Also on the programme: Yamato no Haru by seminal intercultural composer Elliot Weisgarber, in a new arrangement for choir and intercultural orchestra by VICO co-artistic director Mark Armanini, the premiere of Prayer, a piece for choir and percussion by Rita Ueda, and Dreams of the Wanderer, a major work for intercultural orchestra, tenor soloist and choir by Moshe Denburg, which incorporates settings of texts in Hebrew, English, Chinese and Farsi.
Orchestral Evolution is the final event in the VICO’s fall “City Full of Sound” series, produced in partnership with the City of Vancouver as a celebration of both the VICO’s 10th anniversary and the city’s 125th. “City Full of Sound” was designed to showcase Vancouver (past and present) as a city of wonderful diversity, a place that is uniquely equipped to foster adventurous cross-cultural collaborations. Only in such a city – one built of immigrant communities who not only tolerate but celebrate each other’s differences, one that is home to a world music scene internationally renowned for its diversity, possessing a deep pool of talent and artistic innovation – could an ensemble like the VICO, Canada’s first and only professional intercultural orchestra, have grown and thrived for ten years and counting.
“City Full of Sound” is presented by the VICO with support from the City of Vancouver’s 125th Anniversary Grants Program.
**A slight variation on this text was also published as the cover article in the October 2011 edition of Playboard Magazine.
Footlight Theatre Company presents
THE WIZARD OF OZ
November 4-19, 2011
Michael J. Fox Theatre, Burnaby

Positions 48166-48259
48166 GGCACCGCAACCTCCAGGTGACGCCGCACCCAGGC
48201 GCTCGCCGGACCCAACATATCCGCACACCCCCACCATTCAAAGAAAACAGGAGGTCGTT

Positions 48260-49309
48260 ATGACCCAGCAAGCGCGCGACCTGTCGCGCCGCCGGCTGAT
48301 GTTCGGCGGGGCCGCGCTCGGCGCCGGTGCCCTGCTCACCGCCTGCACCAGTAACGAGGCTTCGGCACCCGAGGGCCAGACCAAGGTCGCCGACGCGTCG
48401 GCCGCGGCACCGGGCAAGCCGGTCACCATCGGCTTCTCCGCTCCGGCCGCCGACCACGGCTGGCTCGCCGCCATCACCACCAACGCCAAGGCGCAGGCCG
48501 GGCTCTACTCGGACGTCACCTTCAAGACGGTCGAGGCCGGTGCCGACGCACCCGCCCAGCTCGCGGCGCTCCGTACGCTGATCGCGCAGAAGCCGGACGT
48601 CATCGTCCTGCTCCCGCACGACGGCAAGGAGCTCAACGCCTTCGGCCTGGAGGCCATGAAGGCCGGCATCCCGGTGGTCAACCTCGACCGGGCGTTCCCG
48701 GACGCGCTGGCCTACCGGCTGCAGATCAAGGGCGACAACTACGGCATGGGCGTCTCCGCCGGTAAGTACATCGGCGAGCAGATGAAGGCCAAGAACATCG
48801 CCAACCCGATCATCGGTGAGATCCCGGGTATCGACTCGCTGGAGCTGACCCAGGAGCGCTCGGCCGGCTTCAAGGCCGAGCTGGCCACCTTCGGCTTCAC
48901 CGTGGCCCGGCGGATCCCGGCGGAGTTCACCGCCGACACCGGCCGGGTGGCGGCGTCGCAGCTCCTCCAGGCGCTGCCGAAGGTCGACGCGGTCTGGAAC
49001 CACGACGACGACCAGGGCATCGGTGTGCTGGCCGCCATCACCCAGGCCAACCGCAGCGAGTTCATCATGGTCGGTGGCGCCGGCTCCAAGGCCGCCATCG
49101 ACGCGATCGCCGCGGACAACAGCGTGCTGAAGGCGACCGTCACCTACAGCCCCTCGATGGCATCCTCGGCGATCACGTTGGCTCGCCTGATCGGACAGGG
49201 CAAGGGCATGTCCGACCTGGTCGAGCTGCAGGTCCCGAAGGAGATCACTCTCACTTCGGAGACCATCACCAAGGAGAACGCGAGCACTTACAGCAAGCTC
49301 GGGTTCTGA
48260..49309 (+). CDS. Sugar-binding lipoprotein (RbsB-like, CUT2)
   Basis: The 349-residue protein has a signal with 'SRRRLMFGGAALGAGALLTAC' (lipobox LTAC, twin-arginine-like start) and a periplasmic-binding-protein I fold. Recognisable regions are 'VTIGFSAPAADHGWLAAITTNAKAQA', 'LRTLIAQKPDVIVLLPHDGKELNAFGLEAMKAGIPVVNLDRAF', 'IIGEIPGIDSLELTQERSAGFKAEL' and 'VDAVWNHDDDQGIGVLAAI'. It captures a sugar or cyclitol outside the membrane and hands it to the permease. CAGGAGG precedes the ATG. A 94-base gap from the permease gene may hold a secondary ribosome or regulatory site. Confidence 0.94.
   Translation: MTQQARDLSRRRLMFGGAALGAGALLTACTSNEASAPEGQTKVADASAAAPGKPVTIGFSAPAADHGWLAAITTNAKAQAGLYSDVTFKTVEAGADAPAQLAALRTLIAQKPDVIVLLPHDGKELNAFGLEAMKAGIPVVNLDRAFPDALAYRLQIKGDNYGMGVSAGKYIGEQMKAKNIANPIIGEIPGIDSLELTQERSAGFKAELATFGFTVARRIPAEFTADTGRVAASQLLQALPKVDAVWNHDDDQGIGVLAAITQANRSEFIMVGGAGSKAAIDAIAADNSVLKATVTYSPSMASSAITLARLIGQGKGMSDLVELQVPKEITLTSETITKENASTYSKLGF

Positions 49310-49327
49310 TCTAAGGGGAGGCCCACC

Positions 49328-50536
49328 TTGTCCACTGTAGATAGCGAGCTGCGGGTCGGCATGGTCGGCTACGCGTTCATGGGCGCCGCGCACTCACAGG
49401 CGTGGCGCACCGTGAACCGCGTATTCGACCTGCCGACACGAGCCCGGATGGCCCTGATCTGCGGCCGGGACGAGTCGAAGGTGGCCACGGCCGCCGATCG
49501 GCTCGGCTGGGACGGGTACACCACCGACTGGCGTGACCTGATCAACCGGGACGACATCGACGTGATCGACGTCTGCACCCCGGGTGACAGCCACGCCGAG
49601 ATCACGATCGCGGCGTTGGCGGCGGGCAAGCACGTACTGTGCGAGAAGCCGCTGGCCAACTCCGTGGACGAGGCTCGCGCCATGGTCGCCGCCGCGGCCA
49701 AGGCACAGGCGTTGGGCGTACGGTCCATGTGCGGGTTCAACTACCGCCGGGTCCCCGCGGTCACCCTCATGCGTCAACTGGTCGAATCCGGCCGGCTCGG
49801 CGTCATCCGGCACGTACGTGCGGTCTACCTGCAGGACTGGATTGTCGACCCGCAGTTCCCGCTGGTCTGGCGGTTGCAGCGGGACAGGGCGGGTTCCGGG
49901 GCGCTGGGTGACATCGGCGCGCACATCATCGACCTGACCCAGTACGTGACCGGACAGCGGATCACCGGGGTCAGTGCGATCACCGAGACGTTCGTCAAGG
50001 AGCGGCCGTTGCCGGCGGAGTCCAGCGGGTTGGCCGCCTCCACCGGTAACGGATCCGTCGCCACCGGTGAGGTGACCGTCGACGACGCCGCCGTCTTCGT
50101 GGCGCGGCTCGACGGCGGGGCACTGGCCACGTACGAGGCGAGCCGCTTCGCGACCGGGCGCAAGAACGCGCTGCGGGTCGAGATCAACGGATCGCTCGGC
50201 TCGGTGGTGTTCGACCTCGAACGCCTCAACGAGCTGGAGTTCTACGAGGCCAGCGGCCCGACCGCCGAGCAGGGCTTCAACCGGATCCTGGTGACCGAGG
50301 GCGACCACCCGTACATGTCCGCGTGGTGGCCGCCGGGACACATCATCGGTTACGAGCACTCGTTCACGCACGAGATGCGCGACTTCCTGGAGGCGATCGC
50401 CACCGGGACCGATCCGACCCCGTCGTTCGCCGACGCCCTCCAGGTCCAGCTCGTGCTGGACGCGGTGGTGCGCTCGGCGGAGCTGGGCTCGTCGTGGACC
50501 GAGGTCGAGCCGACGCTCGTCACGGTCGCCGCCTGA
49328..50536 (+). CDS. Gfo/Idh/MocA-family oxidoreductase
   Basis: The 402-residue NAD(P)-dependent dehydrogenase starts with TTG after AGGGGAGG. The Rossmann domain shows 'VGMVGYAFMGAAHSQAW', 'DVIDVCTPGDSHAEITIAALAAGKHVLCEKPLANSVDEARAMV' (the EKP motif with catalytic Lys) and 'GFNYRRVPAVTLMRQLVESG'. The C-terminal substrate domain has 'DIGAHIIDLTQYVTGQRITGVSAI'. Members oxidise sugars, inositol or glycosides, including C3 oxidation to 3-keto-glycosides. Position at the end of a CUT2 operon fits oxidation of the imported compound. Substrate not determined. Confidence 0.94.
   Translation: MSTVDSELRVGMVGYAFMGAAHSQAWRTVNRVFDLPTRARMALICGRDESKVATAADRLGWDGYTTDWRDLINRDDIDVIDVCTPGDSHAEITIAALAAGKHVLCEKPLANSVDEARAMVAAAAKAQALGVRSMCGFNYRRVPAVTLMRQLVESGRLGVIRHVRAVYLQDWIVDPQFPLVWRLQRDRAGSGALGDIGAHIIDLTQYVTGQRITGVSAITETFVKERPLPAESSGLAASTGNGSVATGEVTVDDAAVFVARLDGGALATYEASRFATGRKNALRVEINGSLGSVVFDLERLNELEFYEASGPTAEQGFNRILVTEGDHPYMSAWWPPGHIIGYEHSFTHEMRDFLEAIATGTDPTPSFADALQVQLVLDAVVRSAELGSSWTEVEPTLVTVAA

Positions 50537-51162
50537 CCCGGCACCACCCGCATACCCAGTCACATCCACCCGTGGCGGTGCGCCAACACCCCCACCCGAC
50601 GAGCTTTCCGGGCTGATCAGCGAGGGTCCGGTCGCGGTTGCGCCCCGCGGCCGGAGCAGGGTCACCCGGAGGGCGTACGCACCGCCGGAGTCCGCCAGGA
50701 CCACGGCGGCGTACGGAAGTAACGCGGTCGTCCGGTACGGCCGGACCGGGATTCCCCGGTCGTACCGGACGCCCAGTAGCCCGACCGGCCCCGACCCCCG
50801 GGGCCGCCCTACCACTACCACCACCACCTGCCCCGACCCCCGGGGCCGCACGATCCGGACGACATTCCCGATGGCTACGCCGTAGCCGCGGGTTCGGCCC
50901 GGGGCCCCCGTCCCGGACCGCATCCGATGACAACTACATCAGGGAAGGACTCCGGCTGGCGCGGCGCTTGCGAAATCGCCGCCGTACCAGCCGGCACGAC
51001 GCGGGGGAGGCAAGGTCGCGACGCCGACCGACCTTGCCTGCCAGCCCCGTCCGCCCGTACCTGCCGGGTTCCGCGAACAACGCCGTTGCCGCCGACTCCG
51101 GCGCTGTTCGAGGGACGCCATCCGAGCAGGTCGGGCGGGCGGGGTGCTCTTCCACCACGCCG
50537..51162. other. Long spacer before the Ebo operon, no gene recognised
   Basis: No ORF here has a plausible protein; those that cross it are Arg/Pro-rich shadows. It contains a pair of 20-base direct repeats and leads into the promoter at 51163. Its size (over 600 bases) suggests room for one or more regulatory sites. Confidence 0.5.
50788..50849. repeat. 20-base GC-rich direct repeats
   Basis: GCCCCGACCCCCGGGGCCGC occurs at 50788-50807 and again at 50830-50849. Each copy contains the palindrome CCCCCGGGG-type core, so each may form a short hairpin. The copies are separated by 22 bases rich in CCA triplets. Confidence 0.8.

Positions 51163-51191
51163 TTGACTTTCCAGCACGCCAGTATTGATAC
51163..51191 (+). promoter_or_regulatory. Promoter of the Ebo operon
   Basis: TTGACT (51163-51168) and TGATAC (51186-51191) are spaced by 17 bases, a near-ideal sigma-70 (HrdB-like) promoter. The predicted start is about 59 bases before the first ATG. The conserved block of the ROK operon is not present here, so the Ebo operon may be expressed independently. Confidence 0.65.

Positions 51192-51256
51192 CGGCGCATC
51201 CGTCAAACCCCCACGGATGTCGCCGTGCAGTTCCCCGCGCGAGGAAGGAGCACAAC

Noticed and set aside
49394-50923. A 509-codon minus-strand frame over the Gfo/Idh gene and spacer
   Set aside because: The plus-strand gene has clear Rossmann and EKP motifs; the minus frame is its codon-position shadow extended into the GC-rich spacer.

Evening shows Nov. 4(preview), 5 (opening), 11,12, 17,18,19 at 7:30 pm
Matinees Nov. 6, 11, 13, 19 at 2:00 pm
Tickets ($20 – $43) at www.ticketstonight.ca
This November, the team that brought you last year’s smash hit The Sound of Music takes on another family classic. Footlight Theatre Company is proud to present The Wizard of Oz, a musical adaptation of the beloved 1939 film starring Judy Garland. Footlight’s production features a large and talented cast of 70+ adults, teens and kids, including professional and amateur performers from Vancouver, North and West Vancouver, Burnaby, Richmond, Coquitlam, New Westminster, Port Coquitlam, Port Moody, Delta, Langley, Surrey and White Rock.
The pivotal role of Dorothy Gale is traditionally played by a young adult, but 12-year-old Michelle Creber is more than up to the challenge. She’s a triple threat with some hefty stage, film and TV credits already under her belt, including rave reviews for her performance as Annie at both Theatre Under the Stars (2009) and Gateway Theatre (2010). Kimberley Page, a veteran of starring roles at TUTS, Gateway and RCMT, brings to life Dorothy’s nemesis, the nasty Miss Gulch/Wicked Witch of the West. Footlight welcomes back Bree Greig (Maria in The Sound of Music and the Narrator in Joseph and the Amazing Technicolor Dreamcoat) as Glinda the Good Witch. Dorothy’s quirky sidekicks will be played by Benjamin Wardle (Scarecrow), Theo Marx (Tinman) and Chris Adams (Cowardly Lion). These talented performers share the stage with a colourful chorus of Munchkins, Ozians and exotic Flying Monkeys (yes, they really will fly!).
Director/choreographer Lalainia Lindbjerg Strelau, musical director Michael Creber, and a team of award-winning designers (sets by Marshall McMahen, costumes by Christina Sinosich and lighting by Michael Schaldemose) are guaranteed to put a fresh and exciting spin on the familiar story. Footlight’s production of The Wizard of Oz promises to be its biggest yet, and a fitting celebration of the company’s 45th season. www.footlight.ca
Promotional Images by Paul H. Wright & Production Stills by Jillian Chateauneuf: